Chipping Away at a Partner’s Self-Esteem is a Control Tactic
In one of my therapy sessions, a young woman told me that after 10 months of marriage, she now realized that her husband is emotionally abusive to her. In the early stages of their relationship, he could hardly do enough to please her. But as they got closer to their wedding day, his behavior toward her, although subtle, was negative and made her feel inadequate in some way. He made disparaging comments about her appearance or criticized her in front of friends. When anything went wrong, he blamed her for the problem and never seemed to take responsibility for his behavior. When she complained about his treatment, he called her a drama queen. She wanted to believe he loved her and had her best interests at heart. She considered that maybe she was at fault. Although she felt concerned and hurt, she blocked it out of her mind.
The above scenario is a classic sign of a controlling person’s attempt to chip away at a partner’s self-esteem. In time, the assaults become worse. Perpetrators have a deep-seated need to control their intimate partners, and what better way to control someone than to break down his or her self-esteem.
In the continuation of my series that provides a language to spot and describe emotional abuse tactics and effects, here are four more tactics with true stories to explain how emotionally abusive people undermine their partners’ sense of self-worth.
Myra & Yvette
Myra and Yvette are at an arts and crafts festival, searching for new artwork for their home. Yvette looks at pottery, macramé, watercolors, sculptures, and photographs, but only one painting catches her interest. The oil painting depicts an old red barn and farmhouse in New England that transport Yvette back to her childhood and evoke nostalgic memories. In her mind, she sees herself as a child in the painting, playing with friends at her favorite swimming hole and riding horses through grassy fields.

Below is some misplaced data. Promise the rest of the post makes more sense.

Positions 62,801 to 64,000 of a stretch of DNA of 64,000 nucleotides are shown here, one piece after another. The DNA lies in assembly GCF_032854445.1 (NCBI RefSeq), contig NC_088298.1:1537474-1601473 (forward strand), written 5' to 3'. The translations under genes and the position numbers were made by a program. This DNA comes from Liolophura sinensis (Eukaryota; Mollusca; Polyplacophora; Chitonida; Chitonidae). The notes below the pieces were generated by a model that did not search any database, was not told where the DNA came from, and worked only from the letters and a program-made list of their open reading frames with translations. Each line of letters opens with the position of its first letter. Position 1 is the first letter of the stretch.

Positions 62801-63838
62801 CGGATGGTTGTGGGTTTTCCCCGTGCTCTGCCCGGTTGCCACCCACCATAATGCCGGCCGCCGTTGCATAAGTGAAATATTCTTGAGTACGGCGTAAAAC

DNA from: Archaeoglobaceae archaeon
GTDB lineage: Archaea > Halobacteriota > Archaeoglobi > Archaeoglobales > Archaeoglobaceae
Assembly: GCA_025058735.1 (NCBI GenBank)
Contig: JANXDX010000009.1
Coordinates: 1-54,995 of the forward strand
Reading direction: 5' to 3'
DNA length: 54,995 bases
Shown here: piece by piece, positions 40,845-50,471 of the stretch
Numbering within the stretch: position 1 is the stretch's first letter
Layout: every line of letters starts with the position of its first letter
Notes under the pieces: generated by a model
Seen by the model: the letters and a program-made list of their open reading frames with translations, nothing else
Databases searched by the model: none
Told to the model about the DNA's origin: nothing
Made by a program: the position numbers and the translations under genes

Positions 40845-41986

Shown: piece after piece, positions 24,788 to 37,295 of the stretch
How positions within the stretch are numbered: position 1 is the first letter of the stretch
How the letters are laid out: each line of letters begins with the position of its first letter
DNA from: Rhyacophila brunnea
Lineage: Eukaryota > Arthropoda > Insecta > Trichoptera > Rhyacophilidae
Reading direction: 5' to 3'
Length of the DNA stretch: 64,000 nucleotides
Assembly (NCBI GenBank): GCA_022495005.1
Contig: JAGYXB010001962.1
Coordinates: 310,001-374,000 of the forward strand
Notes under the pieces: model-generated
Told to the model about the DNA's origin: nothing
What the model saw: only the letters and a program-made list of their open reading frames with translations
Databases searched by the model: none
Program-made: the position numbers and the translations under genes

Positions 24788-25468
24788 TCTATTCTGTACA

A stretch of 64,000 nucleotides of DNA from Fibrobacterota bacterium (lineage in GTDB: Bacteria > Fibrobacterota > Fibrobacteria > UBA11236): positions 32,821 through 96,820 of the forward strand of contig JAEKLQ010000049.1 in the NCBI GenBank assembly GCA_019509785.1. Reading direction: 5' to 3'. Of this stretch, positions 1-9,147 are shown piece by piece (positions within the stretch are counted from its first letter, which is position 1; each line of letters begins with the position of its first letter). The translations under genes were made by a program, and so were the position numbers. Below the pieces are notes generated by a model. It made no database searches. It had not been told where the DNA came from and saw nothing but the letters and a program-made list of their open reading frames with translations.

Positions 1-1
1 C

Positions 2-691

Yvette finds Myra at another booth and asks her to look at the painting. When Myra and Yvette return to the painting, several people are standing close by. Myra takes one look at the painting and rolls her eyes in disgust, as if to say Yvette is an idiot and has deplorable taste in art. Myra adds, “That painting is amateurish. I wouldn’t have it in my house. I know about art, so I’ll make the selections.”
Mock-Eyed: The use of eye movements or facial expressions to charge a partner with stupidity or ineptitude. Mock-eyes are usually accompanied by disapproving comments or body gestures. The tactic has maximum effect when performed in public.
Miguel & Vicki
Miguel often gives in to Vicki to avoid disagreements, because she insists on having her way. When Miguel resists her control, she looks for opportunities to punish him covertly, so she can claim to be innocent of ill will against him.
On Monday afternoon, Vicki arrives home and tells Miguel all about her new job: the contemporary decor of the office suite, the characteristics of her coworkers, and the specifics of her work duties. She finishes with a description of her boss. “He is smart, good-looking, and makes a lot of money,” Vicki jabbers. “If I were single, he’s the kind of man I would go for.”